Food made with love tastes better. Perhaps we can all remember a special meal from our childhood, one where a simple dinner steeped with family love stayed with us long after we left the table. Food grown with love tastes different, too. Food cultivated and harvested with tender care contains more than just nutrition and calories; it contains nourishment.
But love doesn’t just happen. Love is cultivated and grown, as well. Sure, some people understand love naturally—organically, if you will. The love between a mother and child, for instance, is powerful and primal. But too often, mothers and children live in areas where political instability, violence against women, and social, financial, cultural, and religious persecution interfere with love—and interfere with nourishment. Worldwide causes of hunger, for instance, are most often due to political instability, war, and insufficient investment in agriculture rather than Earth’s lack of ability to provide.
According to recent studies, including those by the United Nations and the Rodale Institute, we can both feed the world and solve the climate crisis by focusing on small, diversified family farms with food grown organically. Organic farming creates healthy soil, which enables the soil to do what it does naturally, which is store carbon. Storing carbon in the earth is the most simple and “organic” solution to restoring balance to our planet’s atmosphere and ending the climate crisis. But organic farming takes love.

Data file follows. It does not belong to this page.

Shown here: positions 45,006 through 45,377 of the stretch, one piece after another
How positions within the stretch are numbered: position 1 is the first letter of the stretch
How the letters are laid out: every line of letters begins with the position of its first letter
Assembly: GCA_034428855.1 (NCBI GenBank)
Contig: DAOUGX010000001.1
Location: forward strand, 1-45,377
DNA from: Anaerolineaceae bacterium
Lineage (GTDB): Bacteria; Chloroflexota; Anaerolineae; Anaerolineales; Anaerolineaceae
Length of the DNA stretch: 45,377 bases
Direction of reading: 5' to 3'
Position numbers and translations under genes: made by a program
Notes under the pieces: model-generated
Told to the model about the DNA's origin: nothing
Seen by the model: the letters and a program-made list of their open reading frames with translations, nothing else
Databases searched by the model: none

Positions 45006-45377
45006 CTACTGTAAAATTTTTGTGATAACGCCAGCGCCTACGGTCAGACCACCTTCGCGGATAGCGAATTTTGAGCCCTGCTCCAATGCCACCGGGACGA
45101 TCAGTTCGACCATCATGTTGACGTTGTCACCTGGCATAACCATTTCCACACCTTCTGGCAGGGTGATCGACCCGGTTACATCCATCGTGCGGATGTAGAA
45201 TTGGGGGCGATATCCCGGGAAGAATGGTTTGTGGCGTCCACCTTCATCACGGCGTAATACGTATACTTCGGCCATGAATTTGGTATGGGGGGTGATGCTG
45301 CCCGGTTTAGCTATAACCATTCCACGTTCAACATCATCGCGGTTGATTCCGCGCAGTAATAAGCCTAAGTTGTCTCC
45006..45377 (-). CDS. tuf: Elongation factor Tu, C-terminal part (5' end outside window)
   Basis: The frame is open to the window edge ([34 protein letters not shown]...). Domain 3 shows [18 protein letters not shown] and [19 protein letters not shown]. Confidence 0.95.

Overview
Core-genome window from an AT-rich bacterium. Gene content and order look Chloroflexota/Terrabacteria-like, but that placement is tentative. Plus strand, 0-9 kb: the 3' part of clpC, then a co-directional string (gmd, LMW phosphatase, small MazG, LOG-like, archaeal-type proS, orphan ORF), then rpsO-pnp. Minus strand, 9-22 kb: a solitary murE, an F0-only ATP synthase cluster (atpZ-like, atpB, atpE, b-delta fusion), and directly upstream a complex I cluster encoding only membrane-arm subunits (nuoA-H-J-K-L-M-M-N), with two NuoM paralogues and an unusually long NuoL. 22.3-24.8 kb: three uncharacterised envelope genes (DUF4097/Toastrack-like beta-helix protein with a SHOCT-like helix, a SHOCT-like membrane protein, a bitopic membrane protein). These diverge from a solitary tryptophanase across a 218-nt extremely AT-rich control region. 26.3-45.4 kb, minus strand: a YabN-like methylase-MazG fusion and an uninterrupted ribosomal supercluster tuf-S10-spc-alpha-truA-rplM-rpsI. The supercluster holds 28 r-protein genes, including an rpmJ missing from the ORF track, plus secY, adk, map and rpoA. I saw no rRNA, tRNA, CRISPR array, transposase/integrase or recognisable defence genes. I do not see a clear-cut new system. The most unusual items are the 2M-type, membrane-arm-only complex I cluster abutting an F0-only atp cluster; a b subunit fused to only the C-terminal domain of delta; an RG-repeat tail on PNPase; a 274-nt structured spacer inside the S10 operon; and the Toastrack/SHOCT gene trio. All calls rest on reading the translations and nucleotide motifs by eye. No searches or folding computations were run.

Why love? Because good, true love is about understanding and compassion, the willingness to open your mind and heart—the willingness to learn, be curious, create intimacy, and trust. In order to be successful organic farmers and gardeners, we have to approach nature with love and openness. When we approach nature with love, we are able to understand what she needs to be happy and healthy, and we are able to provide it. We actually have the power to leave the Earth better, improve the soil, and help our children be healthier and happier than we were.
This means we need to stop looking at the Earth as a fearful foe that can only be tamed with science, domination, and chemicals. We also need to stop looking at our hunger as something that can be satisfied with anything edible, rather than real, wholesome organic food.
Real love thrives on freedom, not control. Real love seeks to understand rather than destroy. Real love feeds the body and the soul, which is where our deepest hungers usually live. These deep hungers can only be satisfied with love and nourishment grown with love. And that means organic food.